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Tuesday, November 16, 2010

New York Regents and an Education Mandate

WCBS-TV reports:

Some parents of children with autism say New York is making a huge mistake.

CBS 2’s Tony Aiello reports the state Board of Regents on Tuesday voted down a long-time rule that mandated speech and language services for autistic kids.

Aiello went to a school in Suffolk County on Tuesday and learned that five days a week youngsters Tyler and Sammy receive speech therapy as part of a program for students with autism.

The daily schedule was mandated by the state — until now.

“My fear is that without these reasonable mandates in place, most districts will walk away from the table and tell parents ‘we don’t do speech here,’” said Louis Conte of the Autism Action Network.

Conte has two sons with autism and he’s upset over the Board of Regents’ decision to end mandated speech therapy in New York.

For more than 20 years the Regents said kids with autism had to receive five-day-a-week therapy and students who qualified for so-called “related services” had to get two days a week of speech and language.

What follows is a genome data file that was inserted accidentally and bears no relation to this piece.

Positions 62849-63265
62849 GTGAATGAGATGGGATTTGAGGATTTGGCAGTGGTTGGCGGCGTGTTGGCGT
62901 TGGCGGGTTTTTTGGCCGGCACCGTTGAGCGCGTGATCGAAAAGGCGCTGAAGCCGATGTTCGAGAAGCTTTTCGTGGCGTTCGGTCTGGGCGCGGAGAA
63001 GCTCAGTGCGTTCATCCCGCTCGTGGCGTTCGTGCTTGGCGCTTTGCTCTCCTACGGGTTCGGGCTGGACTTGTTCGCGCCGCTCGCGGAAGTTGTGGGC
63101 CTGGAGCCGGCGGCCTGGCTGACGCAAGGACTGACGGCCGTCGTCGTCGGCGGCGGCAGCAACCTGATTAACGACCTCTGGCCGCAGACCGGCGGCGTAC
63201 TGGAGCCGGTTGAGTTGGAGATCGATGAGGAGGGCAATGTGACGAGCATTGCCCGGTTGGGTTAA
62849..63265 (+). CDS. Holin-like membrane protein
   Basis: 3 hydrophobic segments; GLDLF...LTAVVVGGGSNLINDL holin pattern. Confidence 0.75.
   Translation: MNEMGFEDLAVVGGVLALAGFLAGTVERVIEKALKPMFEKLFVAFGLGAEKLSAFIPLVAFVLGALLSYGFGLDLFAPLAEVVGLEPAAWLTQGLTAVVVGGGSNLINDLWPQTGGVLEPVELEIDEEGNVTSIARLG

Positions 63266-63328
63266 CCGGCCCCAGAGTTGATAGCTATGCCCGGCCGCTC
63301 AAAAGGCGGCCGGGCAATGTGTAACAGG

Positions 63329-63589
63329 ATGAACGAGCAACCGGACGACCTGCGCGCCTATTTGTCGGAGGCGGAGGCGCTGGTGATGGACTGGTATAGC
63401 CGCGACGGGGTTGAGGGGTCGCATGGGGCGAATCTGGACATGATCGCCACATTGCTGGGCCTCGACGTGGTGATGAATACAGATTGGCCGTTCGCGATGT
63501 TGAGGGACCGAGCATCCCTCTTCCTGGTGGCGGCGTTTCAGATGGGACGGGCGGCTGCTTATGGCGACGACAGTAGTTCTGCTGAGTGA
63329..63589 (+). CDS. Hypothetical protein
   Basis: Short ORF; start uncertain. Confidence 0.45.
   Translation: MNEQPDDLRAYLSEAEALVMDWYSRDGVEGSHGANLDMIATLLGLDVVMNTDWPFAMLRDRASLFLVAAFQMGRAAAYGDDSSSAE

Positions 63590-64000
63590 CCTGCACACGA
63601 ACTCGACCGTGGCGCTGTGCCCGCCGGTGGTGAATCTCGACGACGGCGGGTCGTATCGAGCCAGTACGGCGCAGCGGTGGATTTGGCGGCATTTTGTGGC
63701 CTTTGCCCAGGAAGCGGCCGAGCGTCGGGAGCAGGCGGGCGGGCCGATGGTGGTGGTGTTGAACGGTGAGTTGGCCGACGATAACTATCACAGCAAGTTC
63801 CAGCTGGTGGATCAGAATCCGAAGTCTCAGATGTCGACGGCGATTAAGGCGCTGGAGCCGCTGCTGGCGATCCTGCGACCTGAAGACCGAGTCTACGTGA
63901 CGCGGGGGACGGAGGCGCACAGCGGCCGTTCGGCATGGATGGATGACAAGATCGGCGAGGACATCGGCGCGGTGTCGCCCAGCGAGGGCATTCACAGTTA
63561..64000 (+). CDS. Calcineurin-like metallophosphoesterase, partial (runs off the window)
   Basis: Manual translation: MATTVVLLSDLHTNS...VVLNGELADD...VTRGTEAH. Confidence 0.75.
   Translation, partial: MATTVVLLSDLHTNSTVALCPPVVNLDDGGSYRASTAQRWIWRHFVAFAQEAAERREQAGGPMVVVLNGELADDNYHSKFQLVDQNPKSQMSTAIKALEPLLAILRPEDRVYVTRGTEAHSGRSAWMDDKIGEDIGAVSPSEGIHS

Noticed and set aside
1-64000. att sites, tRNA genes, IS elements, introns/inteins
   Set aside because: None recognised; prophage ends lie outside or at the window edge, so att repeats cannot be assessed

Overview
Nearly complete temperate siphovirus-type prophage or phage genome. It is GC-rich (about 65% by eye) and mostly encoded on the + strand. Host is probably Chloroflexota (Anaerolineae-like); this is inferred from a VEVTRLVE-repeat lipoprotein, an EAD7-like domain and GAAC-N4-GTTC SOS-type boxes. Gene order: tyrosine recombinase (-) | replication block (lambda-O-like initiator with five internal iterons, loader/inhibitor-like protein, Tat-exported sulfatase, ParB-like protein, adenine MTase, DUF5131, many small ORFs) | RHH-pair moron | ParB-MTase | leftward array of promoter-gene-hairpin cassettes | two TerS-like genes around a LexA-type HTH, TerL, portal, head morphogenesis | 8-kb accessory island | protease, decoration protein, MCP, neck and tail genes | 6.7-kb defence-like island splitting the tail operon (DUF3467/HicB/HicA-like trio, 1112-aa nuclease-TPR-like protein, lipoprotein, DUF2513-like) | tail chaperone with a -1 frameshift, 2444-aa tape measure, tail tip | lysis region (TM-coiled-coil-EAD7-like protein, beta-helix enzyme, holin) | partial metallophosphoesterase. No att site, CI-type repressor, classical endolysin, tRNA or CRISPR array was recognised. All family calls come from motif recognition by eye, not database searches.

The state's education department defended the change:

There are no proposed amendments that would require a reduction in services to students with disabilities and lower NYS' standards for students with disabilities. The proposals to repeal the minimum service delivery requirements for speech and language as a related service and the minimum daily frequency and duration for instructional services to address the individual language needs of students with autism and to add a waiver for the number of students with disabilities in an integrated co-teaching class are to ensure that Committees on Special Education (CSEs) have the appropriate flexibility to make recommendations for each student with a disability based on individual needs. These proposals do not relieve the local school districts of their obligation to ensure that all students with disabilities are identified, located, and evaluated and are provided a FAPE to address his or her needs.